|Chemical name: Metolazone
Brand name: Zaroxolyn
Typical dosage: 2.5mg
Typical type: Tablet1
Metolazone is a medication used to treat swelling due to fluid retention. Metolazone is available as a generic drug and comes as an oral tablet.
Metolazone is a medication used to treat swelling (also called edema) due to fluid retention because of heart failure or kidney diseases. Metolazone uses sodium to help your body excrete extra fluid to reduce swelling.
Metolazone is taken once daily, typically in the morning. The brand name equivalent of Metolazone is called Zaroxolyn.
Common side effects of Metolazone include diarrhea, dizziness, sleepiness, headache, joint pain, upset stomach, bloating and stomach pain.
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Speak with a licensed insurance agent
Some Medicare Advantage plans and Medicare Part D plans in your area may cover Metolazone.
Drug coverage may vary based on plan availability. You may be able to find Medicare Advantage plan options in your area that cover Metolazone.
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Or call TTY Users: 711 24/7 to speak with a licensed insurance agent.
You can also compare Part D prescription drug plans available where you live and enroll in a Medicare prescription drug plan online when you visit MyRxPlans.com.
Your copay and deductible costs for any prescription drug can vary depending on what coverage stage you’re in and the Medicare drug plan you have.
|Deductible stage||Typical copay stage|
|Your deductible is the amount of money you must spend on covered drugs before your Medicare drug coverage starts paying its share of costs.
In the deductible stage, you’re responsible for the full cost of your prescription drugs.
Some Medicare prescription drug plans have a $0 deductible. Medicare drug plans cannot have a deductible more than $415 in 2019.
|After you meet your Part D deductible, you enter the initial coverage period.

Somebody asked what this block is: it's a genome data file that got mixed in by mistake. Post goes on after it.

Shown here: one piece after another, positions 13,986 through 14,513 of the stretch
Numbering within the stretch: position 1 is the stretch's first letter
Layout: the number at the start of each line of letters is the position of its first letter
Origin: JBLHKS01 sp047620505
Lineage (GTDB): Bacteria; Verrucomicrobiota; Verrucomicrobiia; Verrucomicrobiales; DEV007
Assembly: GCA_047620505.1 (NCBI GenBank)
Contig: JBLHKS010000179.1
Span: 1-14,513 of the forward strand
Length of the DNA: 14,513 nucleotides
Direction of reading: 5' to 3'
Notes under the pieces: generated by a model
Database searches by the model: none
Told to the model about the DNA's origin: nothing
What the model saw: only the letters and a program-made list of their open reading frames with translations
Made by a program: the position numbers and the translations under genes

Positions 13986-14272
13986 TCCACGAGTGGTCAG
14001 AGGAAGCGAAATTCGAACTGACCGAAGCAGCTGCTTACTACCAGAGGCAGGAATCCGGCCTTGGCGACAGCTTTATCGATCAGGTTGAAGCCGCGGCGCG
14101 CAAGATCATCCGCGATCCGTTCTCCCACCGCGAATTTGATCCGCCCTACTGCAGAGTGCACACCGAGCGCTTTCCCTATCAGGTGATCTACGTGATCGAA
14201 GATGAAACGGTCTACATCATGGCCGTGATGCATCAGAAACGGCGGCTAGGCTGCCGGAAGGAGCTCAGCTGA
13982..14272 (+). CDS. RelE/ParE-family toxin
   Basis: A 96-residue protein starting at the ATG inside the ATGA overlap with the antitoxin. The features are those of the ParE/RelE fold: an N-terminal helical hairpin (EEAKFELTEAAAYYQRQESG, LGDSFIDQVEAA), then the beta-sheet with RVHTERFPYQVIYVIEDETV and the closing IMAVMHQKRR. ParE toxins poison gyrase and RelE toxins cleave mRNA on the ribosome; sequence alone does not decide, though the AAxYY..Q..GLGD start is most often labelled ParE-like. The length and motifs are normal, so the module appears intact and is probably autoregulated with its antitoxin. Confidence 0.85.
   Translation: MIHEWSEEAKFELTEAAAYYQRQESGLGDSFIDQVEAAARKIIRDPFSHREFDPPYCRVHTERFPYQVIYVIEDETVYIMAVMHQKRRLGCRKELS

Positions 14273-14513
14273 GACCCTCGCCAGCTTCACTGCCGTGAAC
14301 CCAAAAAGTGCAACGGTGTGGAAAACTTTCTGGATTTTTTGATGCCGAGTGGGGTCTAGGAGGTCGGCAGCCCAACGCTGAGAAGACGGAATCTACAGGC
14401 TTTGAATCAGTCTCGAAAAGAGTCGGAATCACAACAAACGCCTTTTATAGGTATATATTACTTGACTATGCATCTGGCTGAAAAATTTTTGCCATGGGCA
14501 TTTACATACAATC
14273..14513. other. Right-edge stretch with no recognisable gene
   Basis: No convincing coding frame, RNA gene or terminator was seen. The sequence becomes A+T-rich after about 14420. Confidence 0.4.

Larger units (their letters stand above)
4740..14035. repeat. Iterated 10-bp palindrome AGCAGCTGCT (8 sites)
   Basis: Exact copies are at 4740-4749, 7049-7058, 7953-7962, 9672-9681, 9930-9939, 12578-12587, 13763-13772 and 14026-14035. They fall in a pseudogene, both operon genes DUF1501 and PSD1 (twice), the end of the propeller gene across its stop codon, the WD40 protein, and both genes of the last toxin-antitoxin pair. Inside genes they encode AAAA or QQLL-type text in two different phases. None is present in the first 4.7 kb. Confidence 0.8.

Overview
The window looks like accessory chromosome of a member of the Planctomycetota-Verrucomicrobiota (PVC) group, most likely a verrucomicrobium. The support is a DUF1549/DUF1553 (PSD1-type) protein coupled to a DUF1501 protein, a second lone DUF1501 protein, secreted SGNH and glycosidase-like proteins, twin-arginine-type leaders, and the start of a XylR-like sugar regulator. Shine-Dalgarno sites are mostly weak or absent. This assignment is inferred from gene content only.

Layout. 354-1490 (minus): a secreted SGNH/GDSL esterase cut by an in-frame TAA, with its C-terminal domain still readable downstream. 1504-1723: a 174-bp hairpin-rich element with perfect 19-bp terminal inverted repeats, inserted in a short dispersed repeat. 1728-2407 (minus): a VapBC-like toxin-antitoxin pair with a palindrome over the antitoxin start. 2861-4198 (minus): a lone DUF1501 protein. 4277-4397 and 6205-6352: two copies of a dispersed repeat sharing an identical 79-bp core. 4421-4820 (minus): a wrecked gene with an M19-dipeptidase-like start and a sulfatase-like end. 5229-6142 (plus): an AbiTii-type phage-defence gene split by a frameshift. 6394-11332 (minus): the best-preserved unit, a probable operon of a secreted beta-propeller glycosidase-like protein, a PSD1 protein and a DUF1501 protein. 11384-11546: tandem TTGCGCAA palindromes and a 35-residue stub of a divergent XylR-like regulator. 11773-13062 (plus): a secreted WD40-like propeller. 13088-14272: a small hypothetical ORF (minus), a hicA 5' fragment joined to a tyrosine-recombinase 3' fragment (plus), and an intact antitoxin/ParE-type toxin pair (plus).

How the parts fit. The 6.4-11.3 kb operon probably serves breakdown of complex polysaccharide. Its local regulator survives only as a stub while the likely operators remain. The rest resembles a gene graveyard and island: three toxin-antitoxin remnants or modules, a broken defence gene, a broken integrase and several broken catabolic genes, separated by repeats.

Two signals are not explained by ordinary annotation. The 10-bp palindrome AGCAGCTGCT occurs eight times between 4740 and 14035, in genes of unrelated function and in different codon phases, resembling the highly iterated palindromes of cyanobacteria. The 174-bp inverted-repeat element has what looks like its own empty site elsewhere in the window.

During this phase (the typical copay stage), you pay a copayment (flat fee) or coinsurance (percentage) for your covered medications.
Metolazone will make you urinate more frequently to get rid of the extra fluid that is causing swelling. Metolazone should be taken a few hours before you go to bed, to avoid night time bathroom trips that disrupt sleep.
If you are taking Metolazone, you may be at a higher risk of electrolyte problems due to fluid loss. Signs of electrolyte problems can include confusion, muscle problems, abnormal heartbeat, extreme thirst, fatigue, dry mouth and upset stomach.
Kidney problems may also arise from an excess loss of fluid. Kidney problems can include the inability to pass urine, blood in the urine or a noticeable weight gain.
If you are diabetic, Metolazone may increase your blood sugar. Liver and pancreas problems have also rarely been reported by people taking Metolazone.
This article is for informational purposes only. It is not healthcare advice, treatment, or diagnosis. It is not an endorsement of or recommendation for this medication. Speak to your doctor or healthcare provider about your specific healthcare needs, including your prescription medications. Only take medication as directed by your doctor.
Coverage and costs of prescription medications will vary by Medicare plan. Not all plans are available in all areas.
Written by Hayden Gharibyar, Pharm.D.